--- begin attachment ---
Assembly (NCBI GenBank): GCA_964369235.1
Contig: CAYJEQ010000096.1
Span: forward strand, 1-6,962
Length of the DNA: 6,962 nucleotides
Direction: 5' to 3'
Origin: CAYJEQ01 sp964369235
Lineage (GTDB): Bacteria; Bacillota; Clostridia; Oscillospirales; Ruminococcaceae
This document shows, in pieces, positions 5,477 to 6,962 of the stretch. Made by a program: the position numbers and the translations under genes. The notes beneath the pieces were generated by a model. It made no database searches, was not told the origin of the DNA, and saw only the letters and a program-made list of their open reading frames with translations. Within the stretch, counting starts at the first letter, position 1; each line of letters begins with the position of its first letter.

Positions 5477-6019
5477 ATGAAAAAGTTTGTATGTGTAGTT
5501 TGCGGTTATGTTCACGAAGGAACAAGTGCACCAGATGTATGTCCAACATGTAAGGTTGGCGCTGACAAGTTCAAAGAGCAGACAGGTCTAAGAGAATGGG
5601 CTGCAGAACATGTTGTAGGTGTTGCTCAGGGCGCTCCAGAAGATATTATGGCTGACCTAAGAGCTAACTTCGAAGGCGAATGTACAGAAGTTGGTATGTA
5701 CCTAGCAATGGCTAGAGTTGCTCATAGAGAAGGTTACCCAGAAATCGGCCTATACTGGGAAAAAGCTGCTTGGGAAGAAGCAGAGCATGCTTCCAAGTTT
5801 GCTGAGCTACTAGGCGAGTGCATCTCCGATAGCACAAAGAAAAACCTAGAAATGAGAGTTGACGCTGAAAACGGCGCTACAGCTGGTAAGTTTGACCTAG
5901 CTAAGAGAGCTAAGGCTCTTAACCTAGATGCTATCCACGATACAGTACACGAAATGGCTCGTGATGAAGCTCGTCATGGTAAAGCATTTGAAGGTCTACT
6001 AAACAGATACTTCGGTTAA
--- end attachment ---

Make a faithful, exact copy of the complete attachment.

Assembly (NCBI GenBank): GCA_964369235.1
Contig: CAYJEQ010000096.1
Span: forward strand, 1-6,962
Length of the DNA: 6,962 nucleotides
Direction: 5' to 3'
Origin: CAYJEQ01 sp964369235
Lineage (GTDB): Bacteria; Bacillota; Clostridia; Oscillospirales; Ruminococcaceae
This document shows, in pieces, positions 5,477 to 6,962 of the stretch. Made by a program: the position numbers and the translations under genes. The notes beneath the pieces were generated by a model. It made no database searches, was not told the origin of the DNA, and saw only the letters and a program-made list of their open reading frames with translations. Within the stretch, counting starts at the first letter, position 1; each line of letters begins with the position of its first letter.

Positions 5477-6019
5477 ATGAAAAAGTTTGTATGTGTAGTT
5501 TGCGGTTATGTTCACGAAGGAACAAGTGCACCAGATGTATGTCCAACATGTAAGGTTGGCGCTGACAAGTTCAAAGAGCAGACAGGTCTAAGAGAATGGG
5601 CTGCAGAACATGTTGTAGGTGTTGCTCAGGGCGCTCCAGAAGATATTATGGCTGACCTAAGAGCTAACTTCGAAGGCGAATGTACAGAAGTTGGTATGTA
5701 CCTAGCAATGGCTAGAGTTGCTCATAGAGAAGGTTACCCAGAAATCGGCCTATACTGGGAAAAAGCTGCTTGGGAAGAAGCAGAGCATGCTTCCAAGTTT
5801 GCTGAGCTACTAGGCGAGTGCATCTCCGATAGCACAAAGAAAAACCTAGAAATGAGAGTTGACGCTGAAAACGGCGCTACAGCTGGTAAGTTTGACCTAG
5901 CTAAGAGAGCTAAGGCTCTTAACCTAGATGCTATCCACGATACAGTACACGAAATGGCTCGTGATGAAGCTCGTCATGGTAAAGCATTTGAAGGTCTACT
6001 AAACAGATACTTCGGTTAA